Baylor Scott & White to cut, outsource 1,700 jobs


Baylor Scott & White Health To Outsource, Eliminate 1,700 Positions – CBS  Dallas / Fort Worth

Dallas-based Baylor Scott & White Health will outsource, lay off or retrain 1,700 employees who work in information technology, billing, revenue cycle management and other support services, according to The Dallas Morning News

The health system said outsourcing the finance and IT jobs and other support services will help it improve efficiencies and focus on reducing costs in noncore business areas.

About two-thirds of the 1,700 employees will be joining third-party RCM, IT, billing or support staff vendors.
About 600 to 650 positions will be eliminated. 

Baylor Scott & White said that employees whose positions are being eliminated will be invited to participate in retraining programs. 

The retraining program would allow the employees to remain employed at the health system and receive the same pay or higher, depending on their role, according to the report. Some of the retraining programs that will be available are learning to become a certified medical assistant or learning a job in patient support services.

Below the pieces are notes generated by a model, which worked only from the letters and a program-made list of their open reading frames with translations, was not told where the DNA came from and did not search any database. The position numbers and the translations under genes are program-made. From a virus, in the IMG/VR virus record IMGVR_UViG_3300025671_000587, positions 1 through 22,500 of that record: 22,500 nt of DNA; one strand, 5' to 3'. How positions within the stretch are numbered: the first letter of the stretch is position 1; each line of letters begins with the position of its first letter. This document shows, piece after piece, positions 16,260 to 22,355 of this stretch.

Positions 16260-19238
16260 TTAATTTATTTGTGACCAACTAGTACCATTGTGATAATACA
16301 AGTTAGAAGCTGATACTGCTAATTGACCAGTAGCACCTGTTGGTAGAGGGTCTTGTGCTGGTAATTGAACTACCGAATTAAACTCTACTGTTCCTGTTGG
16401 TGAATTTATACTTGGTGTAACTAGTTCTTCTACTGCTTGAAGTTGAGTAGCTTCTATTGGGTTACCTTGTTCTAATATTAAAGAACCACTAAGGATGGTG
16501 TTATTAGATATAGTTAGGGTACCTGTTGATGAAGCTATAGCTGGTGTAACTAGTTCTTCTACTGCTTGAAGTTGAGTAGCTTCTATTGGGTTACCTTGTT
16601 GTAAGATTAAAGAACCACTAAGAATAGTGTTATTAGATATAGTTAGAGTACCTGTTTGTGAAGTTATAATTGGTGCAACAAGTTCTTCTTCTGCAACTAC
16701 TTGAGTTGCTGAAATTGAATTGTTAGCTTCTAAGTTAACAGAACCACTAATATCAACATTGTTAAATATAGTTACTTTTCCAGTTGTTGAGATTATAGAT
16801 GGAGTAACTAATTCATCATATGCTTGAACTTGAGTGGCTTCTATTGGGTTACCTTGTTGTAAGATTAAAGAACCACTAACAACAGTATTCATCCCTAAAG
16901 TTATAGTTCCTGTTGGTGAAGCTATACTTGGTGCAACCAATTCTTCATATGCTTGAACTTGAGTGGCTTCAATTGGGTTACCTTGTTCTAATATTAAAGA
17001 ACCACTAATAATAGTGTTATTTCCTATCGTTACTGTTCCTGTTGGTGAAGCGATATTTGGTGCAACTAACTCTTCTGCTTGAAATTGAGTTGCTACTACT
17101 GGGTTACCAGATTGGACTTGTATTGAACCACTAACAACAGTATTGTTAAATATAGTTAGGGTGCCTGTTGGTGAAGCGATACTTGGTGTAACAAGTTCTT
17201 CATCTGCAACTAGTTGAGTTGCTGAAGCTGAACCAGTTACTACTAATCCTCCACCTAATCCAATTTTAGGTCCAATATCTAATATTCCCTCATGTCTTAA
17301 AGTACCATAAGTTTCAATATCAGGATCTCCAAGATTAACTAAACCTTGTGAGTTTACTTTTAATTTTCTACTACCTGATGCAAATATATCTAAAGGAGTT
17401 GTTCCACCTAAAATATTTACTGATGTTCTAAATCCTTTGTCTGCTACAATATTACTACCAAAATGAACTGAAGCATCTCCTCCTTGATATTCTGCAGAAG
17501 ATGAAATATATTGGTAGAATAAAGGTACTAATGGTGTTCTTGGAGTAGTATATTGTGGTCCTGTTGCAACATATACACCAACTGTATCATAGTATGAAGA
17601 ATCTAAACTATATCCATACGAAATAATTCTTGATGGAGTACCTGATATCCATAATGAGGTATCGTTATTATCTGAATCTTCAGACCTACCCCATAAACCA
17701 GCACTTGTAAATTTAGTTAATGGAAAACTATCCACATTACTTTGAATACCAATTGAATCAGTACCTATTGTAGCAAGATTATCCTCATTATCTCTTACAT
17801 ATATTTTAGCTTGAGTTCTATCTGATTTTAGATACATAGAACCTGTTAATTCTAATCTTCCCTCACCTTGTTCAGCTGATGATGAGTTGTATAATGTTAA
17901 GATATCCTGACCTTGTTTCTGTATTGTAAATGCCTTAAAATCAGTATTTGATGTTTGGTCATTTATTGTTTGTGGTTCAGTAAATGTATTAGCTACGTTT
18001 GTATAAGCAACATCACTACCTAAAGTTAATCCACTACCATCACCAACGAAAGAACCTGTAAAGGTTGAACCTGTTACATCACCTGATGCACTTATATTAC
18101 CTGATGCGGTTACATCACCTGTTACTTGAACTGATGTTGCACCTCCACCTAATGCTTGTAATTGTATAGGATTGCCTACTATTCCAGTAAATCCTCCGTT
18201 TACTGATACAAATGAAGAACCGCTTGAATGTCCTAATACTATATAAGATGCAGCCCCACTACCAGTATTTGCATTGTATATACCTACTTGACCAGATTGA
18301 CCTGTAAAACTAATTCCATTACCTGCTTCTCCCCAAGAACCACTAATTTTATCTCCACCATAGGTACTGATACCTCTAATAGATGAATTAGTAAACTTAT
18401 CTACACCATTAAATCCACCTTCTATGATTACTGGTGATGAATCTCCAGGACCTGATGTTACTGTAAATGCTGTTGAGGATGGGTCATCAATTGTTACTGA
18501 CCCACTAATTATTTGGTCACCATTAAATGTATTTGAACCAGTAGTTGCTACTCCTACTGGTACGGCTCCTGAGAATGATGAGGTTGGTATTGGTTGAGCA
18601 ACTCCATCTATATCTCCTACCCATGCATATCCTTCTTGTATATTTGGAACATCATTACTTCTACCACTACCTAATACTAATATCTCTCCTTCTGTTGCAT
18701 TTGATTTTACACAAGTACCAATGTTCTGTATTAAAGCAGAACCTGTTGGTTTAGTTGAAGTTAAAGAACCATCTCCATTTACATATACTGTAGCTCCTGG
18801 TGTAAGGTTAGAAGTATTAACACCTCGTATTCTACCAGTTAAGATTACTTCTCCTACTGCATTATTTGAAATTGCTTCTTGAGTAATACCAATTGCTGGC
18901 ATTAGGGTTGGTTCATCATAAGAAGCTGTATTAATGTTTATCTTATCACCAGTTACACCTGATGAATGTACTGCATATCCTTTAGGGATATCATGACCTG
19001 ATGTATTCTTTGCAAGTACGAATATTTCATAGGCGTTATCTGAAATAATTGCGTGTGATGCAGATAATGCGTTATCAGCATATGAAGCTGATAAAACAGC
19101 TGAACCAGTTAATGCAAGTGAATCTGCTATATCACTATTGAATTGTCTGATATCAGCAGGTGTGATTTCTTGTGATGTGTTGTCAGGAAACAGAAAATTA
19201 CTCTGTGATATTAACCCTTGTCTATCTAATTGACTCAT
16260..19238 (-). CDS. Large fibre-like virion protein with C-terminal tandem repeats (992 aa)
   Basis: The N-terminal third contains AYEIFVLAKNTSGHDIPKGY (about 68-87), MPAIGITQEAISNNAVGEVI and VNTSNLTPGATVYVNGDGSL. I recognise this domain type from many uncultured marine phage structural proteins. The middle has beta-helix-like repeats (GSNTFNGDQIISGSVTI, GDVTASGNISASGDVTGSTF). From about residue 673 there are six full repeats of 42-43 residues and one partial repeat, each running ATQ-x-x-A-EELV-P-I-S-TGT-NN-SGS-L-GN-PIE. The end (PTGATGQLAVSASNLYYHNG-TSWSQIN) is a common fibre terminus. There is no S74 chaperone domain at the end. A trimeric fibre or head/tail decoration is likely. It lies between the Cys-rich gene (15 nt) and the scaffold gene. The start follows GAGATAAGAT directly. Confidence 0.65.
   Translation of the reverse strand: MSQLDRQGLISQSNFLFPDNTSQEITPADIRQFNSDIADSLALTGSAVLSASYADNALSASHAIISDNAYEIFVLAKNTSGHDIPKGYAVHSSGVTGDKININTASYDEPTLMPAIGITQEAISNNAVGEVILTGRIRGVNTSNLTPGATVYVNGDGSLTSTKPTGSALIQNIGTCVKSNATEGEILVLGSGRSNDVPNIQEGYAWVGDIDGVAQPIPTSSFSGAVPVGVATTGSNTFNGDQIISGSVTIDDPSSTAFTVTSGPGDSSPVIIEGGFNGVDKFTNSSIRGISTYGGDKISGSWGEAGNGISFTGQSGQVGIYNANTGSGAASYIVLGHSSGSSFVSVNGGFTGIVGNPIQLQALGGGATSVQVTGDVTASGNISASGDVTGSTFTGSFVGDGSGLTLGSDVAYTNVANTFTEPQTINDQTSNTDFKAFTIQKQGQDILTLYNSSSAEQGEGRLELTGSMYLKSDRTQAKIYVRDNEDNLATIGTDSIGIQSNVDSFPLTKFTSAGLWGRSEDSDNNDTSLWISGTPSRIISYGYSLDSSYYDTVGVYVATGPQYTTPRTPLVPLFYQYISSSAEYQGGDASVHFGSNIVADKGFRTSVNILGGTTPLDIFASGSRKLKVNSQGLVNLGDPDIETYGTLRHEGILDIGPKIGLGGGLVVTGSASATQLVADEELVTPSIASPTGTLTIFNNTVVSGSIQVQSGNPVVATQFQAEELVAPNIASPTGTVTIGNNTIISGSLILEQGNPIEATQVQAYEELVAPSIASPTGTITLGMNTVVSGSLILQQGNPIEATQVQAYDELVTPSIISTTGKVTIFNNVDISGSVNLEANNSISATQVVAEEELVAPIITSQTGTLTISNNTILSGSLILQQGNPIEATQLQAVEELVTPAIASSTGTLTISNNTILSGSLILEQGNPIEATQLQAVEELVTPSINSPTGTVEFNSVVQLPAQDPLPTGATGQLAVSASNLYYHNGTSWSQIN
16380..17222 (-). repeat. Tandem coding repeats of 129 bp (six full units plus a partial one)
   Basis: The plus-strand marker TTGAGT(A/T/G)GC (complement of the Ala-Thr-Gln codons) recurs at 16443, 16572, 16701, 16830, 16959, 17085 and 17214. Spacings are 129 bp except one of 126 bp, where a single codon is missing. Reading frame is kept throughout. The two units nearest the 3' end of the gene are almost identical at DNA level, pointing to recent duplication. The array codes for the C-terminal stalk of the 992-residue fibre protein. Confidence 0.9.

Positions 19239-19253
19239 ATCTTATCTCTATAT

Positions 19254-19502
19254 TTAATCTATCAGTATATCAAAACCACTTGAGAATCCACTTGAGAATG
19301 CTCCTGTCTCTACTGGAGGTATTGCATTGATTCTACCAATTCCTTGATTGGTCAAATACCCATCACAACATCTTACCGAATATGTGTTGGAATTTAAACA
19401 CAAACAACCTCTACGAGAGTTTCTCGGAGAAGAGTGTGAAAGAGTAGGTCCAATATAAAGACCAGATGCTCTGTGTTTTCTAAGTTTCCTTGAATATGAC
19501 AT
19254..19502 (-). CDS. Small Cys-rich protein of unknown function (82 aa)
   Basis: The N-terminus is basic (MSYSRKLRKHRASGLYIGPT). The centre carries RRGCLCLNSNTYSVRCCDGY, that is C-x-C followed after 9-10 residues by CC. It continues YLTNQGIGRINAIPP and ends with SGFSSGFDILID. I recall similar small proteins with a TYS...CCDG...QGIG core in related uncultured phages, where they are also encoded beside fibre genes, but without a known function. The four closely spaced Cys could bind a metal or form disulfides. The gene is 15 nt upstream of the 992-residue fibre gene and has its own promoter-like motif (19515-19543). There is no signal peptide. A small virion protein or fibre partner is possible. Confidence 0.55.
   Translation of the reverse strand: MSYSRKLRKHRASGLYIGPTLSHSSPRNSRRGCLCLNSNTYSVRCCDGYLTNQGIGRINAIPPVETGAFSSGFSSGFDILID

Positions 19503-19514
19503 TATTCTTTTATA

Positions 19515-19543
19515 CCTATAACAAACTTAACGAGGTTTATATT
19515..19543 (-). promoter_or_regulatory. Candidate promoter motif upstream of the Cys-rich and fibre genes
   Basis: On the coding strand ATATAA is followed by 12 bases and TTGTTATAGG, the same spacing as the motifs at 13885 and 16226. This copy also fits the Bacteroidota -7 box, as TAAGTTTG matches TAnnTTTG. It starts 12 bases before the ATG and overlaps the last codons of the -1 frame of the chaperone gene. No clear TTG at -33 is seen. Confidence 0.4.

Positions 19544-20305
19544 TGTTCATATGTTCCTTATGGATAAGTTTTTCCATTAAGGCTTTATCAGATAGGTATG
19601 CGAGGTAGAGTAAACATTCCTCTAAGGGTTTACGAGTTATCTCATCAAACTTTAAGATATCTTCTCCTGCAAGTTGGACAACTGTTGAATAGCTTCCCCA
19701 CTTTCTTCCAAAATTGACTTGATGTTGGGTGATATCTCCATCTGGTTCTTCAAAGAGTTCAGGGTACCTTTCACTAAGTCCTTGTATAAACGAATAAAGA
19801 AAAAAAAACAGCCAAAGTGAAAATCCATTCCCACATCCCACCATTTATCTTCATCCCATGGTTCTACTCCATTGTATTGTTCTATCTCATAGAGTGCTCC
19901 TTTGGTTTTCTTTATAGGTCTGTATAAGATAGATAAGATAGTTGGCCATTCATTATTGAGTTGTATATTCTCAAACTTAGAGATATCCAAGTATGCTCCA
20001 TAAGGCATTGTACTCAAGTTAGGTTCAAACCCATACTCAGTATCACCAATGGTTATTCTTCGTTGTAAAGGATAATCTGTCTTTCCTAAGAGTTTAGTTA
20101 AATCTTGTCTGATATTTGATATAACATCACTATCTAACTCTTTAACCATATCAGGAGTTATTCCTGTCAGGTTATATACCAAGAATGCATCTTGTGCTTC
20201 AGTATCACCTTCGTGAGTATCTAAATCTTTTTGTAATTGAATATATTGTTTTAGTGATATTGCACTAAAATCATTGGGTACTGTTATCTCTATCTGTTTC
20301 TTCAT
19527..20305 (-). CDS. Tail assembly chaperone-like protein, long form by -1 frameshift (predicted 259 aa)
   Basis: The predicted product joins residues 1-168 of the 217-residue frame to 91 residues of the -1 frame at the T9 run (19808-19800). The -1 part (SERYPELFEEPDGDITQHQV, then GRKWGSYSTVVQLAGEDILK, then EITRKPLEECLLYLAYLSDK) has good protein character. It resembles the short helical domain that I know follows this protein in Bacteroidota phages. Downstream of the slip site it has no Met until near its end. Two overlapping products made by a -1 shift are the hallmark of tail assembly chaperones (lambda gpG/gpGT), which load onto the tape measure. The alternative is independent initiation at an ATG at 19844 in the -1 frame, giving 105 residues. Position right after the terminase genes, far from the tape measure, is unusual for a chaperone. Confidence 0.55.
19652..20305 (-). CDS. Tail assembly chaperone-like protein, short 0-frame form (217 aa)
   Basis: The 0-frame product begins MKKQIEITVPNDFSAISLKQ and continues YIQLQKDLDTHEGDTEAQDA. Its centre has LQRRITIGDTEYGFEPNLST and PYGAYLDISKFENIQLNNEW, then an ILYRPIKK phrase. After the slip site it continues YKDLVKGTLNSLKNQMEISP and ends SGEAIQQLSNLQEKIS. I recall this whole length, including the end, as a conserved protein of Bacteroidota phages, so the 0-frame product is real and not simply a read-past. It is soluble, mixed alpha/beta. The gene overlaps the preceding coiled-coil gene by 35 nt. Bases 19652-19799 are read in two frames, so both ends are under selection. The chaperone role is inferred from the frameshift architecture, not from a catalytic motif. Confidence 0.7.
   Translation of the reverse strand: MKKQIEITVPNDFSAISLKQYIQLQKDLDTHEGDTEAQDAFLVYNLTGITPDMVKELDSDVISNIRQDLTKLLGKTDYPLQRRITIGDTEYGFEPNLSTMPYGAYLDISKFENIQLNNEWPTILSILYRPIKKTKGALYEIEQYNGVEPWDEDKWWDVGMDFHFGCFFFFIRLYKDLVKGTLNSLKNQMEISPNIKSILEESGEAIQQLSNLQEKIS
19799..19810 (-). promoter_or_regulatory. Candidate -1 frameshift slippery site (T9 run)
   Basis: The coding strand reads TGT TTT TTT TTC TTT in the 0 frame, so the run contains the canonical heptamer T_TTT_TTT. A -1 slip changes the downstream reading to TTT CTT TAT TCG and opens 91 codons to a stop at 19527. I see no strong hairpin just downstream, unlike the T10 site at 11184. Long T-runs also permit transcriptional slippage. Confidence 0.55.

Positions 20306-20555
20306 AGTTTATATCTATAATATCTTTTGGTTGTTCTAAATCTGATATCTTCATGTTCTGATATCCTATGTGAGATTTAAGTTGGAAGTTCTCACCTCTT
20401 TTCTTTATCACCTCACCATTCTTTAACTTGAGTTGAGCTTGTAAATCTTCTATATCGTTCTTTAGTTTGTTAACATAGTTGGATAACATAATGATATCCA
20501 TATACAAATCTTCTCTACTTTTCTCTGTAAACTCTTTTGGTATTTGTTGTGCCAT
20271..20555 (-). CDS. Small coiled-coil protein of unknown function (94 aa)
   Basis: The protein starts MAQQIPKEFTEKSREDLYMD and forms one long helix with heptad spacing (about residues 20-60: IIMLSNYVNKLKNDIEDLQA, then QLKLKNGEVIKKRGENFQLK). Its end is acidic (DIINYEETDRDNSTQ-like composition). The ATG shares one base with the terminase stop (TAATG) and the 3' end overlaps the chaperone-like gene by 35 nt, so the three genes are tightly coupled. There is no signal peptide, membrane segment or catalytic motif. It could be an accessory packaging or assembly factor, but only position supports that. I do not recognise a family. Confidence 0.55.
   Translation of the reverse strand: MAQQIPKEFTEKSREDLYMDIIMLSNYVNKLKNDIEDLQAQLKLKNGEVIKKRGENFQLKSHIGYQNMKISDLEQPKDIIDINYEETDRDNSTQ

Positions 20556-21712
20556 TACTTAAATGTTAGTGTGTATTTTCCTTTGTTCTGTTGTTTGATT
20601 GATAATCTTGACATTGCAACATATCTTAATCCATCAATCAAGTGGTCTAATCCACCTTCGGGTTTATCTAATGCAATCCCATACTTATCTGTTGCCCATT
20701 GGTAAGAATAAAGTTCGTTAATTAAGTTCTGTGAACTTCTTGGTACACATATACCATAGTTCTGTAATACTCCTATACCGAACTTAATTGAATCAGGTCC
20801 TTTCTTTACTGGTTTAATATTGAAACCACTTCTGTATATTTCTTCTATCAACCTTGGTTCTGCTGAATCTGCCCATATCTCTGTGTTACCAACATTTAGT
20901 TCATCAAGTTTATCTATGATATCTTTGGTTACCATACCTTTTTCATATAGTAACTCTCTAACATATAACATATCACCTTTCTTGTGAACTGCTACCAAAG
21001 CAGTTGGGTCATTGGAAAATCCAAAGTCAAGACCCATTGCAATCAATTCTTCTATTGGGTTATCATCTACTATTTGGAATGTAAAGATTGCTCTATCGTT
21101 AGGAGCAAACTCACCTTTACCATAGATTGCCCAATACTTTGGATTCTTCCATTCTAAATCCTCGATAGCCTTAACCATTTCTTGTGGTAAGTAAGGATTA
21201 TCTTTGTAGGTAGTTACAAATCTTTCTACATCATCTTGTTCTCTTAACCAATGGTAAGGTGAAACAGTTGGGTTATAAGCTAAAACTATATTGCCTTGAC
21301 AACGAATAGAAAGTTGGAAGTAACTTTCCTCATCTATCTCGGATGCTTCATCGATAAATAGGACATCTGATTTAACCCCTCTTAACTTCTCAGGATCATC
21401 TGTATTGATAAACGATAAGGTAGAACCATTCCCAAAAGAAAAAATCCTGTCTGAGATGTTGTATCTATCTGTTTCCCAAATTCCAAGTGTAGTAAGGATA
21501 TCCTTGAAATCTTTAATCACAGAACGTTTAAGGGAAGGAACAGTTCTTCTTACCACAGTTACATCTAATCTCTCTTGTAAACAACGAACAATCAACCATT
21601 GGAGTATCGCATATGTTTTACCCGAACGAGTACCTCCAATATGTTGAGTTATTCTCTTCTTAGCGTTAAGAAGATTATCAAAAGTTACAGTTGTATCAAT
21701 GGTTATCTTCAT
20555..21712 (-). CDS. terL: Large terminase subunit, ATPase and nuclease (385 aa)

“In no case — in no case — is anyone going to miss a paycheck,” Baylor Scott & White CEO Jim Hinton, told The Dallas Morning News. “We can afford to make these commitments, and we want to do the right thing for the great employees of Baylor, Scott & White. They’ve really done everything we’ve asked and more during this last year.”

This is the third time Baylor Scott & White has announced cost-cutting initiatives related to its workforce since the pandemic began. Last May, 930 Baylor Scott & White employees were laid off, and in December the health system said it would lay off employees and outsource 102 corporate finance jobs. 

Mr. Hinton said that Baylor Scott & White has 2,000 clinical positions open, and it is investing in a new regional medical school campus and a joint venture to improve care for the underinsured. 

“This is a transition to a new business model, a transition to a new way of working,” Mr. Hinton told The Dallas Morning News. 

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